Introduced last Thursday—about two weeks after Peoples-Stokes first began to publicly push the idea of mayoral control—the measure would give Buffalo’s mayor the ability to appoint a superintendent and all nine school board members, removing the current, publicly elected board.
The bill would require the state Legislature to review mayoral control in two years, after which lawmakers would decide whether to reauthorize it or not. The superintendent of schools could also be required to file quarterly reports to the Legislature, the governor’s office and the Buffalo Board of Education.
People-Stokes argues that by placing Brown at the helm, the Legislature will be able to bring accountability and stability to a district fraught with tension, disagreement and a revolving door of superintendents providing little continuity.
“I don’t want to blame it on teachers, I don’t want to blame it on parents, I don’t want to blame it on the children,” Peoples-Stokes said near the end of the two-hour meeting, where tensions sometimes ran high. “I just want the problem solved and I think this is a start to getting some solution to it.”
Mayor Brown has remained publicly uncommitted to Peoples-Stokes’ plan, but sources inside City Hall say he wants the bill to pass.
Still, lawmakers from the Western New York delegation have remained lukewarm-to-cold on the idea. Senate Republicans Mike Ranzenhofer and Patrick Gallivan have said they are open to the idea, but Ranzenhofer in particular doubts that a proper public outreach campaign can be accomplished in the final few weeks of session.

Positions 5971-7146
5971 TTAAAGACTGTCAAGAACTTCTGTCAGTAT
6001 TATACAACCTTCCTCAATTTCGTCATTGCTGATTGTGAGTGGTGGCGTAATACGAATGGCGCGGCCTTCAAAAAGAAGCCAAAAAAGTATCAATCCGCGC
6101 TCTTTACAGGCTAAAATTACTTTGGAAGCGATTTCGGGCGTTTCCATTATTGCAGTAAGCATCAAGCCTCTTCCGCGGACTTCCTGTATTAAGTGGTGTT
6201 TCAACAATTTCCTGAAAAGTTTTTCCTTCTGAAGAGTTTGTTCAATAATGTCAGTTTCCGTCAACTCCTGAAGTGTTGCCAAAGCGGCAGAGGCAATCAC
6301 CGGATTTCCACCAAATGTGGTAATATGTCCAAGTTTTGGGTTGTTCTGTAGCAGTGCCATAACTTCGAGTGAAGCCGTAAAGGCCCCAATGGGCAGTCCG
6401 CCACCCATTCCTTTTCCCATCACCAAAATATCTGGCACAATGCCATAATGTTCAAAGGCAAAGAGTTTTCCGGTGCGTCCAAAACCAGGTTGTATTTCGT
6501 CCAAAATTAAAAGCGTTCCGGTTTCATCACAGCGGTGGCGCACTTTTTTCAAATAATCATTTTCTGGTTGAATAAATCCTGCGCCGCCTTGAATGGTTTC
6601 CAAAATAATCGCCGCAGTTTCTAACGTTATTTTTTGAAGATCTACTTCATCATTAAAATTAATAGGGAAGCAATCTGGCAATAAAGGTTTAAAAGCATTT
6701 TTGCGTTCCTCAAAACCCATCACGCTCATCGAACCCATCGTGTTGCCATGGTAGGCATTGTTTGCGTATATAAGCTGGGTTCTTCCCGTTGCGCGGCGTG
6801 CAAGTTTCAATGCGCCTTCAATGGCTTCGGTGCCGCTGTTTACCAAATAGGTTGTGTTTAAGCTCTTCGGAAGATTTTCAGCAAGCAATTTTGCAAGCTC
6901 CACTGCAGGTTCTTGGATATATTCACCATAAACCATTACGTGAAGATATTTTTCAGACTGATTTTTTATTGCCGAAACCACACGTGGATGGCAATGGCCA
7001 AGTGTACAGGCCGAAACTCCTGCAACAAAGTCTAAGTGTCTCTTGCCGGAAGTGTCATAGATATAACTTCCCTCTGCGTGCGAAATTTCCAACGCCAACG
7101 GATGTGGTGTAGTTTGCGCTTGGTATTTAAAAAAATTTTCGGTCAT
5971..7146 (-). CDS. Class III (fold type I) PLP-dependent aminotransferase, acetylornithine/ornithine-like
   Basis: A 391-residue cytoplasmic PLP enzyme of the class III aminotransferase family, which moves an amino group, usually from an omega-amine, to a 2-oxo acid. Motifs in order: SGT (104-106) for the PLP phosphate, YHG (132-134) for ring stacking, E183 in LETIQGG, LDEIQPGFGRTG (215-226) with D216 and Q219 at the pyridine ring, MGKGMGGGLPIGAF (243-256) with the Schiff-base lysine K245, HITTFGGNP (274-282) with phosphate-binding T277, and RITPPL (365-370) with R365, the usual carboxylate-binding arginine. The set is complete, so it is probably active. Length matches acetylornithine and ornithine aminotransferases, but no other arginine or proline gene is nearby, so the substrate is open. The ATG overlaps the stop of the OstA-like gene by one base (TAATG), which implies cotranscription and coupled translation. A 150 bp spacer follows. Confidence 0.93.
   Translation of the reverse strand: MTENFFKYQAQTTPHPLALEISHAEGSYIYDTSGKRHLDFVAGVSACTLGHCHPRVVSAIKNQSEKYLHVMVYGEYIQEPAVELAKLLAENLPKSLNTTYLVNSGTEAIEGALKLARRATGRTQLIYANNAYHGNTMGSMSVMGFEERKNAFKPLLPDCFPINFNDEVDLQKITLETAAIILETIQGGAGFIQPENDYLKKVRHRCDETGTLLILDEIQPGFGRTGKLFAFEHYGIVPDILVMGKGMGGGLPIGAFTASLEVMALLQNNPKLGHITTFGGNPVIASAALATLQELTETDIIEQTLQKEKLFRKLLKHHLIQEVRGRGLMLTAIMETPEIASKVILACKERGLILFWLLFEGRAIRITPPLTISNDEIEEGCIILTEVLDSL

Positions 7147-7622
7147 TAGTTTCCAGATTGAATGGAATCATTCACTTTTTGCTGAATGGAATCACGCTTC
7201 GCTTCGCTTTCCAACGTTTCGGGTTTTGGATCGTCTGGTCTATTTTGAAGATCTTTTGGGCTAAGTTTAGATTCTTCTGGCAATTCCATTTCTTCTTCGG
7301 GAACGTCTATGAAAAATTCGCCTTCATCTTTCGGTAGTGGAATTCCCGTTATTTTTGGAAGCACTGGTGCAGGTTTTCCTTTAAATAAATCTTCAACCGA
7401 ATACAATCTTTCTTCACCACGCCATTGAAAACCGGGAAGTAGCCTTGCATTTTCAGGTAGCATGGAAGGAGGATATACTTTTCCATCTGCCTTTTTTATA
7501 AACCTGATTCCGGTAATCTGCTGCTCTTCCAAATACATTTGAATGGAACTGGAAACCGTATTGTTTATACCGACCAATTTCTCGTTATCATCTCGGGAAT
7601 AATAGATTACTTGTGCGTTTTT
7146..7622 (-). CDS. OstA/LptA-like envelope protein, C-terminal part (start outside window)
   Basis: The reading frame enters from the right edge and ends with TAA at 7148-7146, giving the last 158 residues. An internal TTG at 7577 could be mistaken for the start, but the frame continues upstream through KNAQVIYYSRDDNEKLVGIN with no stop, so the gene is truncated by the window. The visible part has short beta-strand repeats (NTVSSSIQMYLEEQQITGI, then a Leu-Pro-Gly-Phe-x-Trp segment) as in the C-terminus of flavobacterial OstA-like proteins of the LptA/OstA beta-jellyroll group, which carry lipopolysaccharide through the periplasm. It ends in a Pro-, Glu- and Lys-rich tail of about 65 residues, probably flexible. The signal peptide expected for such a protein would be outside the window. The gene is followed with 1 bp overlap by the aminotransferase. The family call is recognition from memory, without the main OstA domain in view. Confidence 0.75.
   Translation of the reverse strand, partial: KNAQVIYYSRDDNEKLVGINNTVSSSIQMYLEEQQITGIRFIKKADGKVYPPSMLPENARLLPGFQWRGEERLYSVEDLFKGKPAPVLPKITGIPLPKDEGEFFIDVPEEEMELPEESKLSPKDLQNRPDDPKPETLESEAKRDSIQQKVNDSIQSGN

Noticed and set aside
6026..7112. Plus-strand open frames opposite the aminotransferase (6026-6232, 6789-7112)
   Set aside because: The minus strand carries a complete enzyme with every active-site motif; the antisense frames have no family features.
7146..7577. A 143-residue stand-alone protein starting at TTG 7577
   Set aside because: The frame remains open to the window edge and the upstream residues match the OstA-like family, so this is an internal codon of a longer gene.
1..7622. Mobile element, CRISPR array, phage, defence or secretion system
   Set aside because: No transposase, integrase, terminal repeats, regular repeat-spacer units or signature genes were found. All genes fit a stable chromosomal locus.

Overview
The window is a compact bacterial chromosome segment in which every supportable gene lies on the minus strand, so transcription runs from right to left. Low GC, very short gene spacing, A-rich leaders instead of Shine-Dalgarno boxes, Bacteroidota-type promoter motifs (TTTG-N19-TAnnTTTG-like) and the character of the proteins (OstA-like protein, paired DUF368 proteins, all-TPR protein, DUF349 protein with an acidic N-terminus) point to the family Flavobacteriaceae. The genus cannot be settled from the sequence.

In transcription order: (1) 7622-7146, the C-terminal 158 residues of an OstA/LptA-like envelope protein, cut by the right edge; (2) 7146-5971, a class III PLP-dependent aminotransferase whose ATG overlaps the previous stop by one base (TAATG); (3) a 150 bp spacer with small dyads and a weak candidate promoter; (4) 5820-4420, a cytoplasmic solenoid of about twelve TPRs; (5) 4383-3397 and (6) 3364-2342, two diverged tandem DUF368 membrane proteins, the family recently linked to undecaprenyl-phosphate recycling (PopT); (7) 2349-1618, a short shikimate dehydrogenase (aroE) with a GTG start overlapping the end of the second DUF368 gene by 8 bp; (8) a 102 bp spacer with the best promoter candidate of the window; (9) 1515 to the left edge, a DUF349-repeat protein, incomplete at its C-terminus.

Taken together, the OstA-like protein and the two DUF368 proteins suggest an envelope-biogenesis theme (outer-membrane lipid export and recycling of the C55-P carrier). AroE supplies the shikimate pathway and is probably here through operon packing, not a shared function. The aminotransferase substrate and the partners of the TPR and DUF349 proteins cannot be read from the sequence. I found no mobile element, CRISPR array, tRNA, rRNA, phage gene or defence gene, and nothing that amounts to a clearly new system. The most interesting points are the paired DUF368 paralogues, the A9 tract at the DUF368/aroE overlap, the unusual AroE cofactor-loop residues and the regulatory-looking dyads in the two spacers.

Even members of Peoples-Stokes’ own Democratic Party are skeptical about the bill getting in under the wire.
“I think there needs to be some kind of process with the public where the public can come in and comment,” said Assemblyman Mickey Kearns, a fellow Democrat from Buffalo.
In addition, the Buffalo Teachers Federation and several members of the school board have publicly come out against the idea. Buffalo Board of Education member Carl Paladino has said he will bring a lawsuit against the state if he and the other elected board members are removed under the legislation.
Yet there is still a chance the bill could become law this year: Peoples-Stokes need only convince Albany’s famed three men in a room—the governor, Assembly speaker and Senate majority leader—that mayoral intervention should pass.
Gov. Andrew Cuomo ostensibly has her back on the matter and Peoples-Stokes aims to meet with Assembly Speaker Carl Heastie and Senate Majority Leader John Flanagan this week, she said.
If Peoples-Stokes is able to get all three on board, the legislation—or some altered version of the bill—could become part of the so-called Big Ugly, the massive omnibus bill that often comes at the end of session, full of unrelated measures bundled together in one ungainly package.
Peoples-Stokes said she plans to stay focused on getting her bill through because the people of her highly impoverished district need quality education in order to gain access to decent jobs.
“I can’t keep failing these children,” Peoples-Stokes said. “I just can’t let keep happening what’s happening right now.”